Sunday 9 September 2012
Last Update 9 September 2012 5:28 am
JEDDAH: Working in Saudi Arabia is a challenge, particularly when it comes to working women. Many expatriate women are facing challenges due to the ongoing Saudization program. There are very few options for expatriate women to find legal work in the Kingdom.
Many young foreign women are unemployed or have been asked to leave their present jobs. As per the Kingdom's nationalization policy, many companies have restricted themselves to hiring only Saudi women, leaving fewer job openings for expatriates. The job situation for expatriate women has therefore become a great concern for the overseas community.
It is quite rare to find women who work, except in the professions of doctors, nurses and the majority of teachers. There is always a scarcity of qualified and experienced women to cover many of the higher professions.
Summaya Khaleel, a graduate student, said: "It's been a month since I completed my graduation and am still unemployed. It is really difficult to find a job in big companies without a master's degree or experience."
Manal Rehman, an executive assistant, is of the opinion that getting a job in a major reputable company has become impossible. The smaller companies do have jobs for women, but they don't readily accept them for lack of proper security.
One of their concerns is to be employed in a secure place. There are several small sector companies which offer jobs to women, whether Saudi or non-Saudi, but one major factor that leaves a person vulnerable in any situation is unfamiliarity, as well as doubtful surroundings and working atmosphere. Uppermost in the minds of today's women are aspects of safety and security, and they consider the background and history of workplaces before considering their job offers.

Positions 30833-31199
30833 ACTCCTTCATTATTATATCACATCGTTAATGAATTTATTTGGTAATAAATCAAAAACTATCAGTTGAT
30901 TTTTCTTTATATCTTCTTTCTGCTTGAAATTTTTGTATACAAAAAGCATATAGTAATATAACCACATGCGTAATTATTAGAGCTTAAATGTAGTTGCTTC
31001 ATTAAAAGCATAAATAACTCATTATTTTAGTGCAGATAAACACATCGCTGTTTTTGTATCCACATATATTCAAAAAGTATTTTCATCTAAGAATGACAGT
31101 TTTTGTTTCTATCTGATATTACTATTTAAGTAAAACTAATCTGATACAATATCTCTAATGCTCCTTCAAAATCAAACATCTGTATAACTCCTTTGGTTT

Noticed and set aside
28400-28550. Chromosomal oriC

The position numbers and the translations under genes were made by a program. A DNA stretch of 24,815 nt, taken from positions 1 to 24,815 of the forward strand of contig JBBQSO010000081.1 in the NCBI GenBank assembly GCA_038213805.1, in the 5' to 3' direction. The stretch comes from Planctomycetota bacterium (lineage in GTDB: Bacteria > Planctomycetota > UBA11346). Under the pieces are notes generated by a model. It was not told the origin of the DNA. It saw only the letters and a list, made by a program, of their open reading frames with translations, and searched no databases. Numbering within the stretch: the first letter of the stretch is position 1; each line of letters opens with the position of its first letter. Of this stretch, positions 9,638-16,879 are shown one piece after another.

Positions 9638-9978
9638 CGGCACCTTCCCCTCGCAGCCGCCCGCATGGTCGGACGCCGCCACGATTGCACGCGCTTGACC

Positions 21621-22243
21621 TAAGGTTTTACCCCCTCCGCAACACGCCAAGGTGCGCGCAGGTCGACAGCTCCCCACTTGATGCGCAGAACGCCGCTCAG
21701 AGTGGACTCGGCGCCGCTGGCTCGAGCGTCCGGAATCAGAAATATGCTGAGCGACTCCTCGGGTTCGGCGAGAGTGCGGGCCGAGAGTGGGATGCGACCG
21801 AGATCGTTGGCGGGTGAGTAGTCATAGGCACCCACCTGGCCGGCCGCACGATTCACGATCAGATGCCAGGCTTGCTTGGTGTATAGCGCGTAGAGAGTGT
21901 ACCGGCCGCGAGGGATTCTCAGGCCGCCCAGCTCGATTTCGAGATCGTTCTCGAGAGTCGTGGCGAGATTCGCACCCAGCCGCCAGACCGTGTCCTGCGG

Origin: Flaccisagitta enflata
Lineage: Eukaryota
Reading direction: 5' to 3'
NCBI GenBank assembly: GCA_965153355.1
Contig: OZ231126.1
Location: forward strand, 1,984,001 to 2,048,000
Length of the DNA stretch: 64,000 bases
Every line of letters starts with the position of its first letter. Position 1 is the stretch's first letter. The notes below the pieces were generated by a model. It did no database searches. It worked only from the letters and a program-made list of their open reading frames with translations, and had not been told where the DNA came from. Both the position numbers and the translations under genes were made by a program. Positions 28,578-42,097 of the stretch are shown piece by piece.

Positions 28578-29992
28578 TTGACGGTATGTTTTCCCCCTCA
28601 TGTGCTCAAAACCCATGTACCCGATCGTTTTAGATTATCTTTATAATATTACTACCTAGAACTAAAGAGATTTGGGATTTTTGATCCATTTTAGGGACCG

Commenting on this issue, Munira Fatima said: "I used to work in a private consulting company, which was male dominated. There was no proper sanitary facility and there were only three women due to which I had to leave the job within a week." She added that it was necessary to work in a healthy and comfortable environment.
The Kingdom's policy to provide more jobs for Saudi women has narrowed down the employment opportunity for expatriate women. Multinational companies have started hiring only Saudi women, replacing many non-Saudis.
Thus, the present scenario is difficult for job-seeking expatriate women. It is very rare to find foreign women working under a company's sponsorship. Most of the time it's the legal male guardian, whether father or husband, who is the working woman's sponsor. The sponsorship issue also poses great difficulty for job-seeking expatriate women.
Hiba Ali was an executive assistant in one of the multinational companies in Jeddah. She was forced to leave the job as she was unable to transfer her sponsorship, and eventually was replaced by a Saudi. She said: "It is really sad that I had to leave the job. The company did not have the policy of undertaking the sponsorship for females and I was put under some agency."
As the Saudization program was intensified, these agencies were asked to withdraw the sponsorship of expatriate women. Obviously, they were replaced by Saudis.
Many working women were not willing to go under the sponsorship of random agencies and eventually had to leave their jobs.
Under the circumstances, several young expatriate women continue to look for good professional jobs with salaries suiting their skills.
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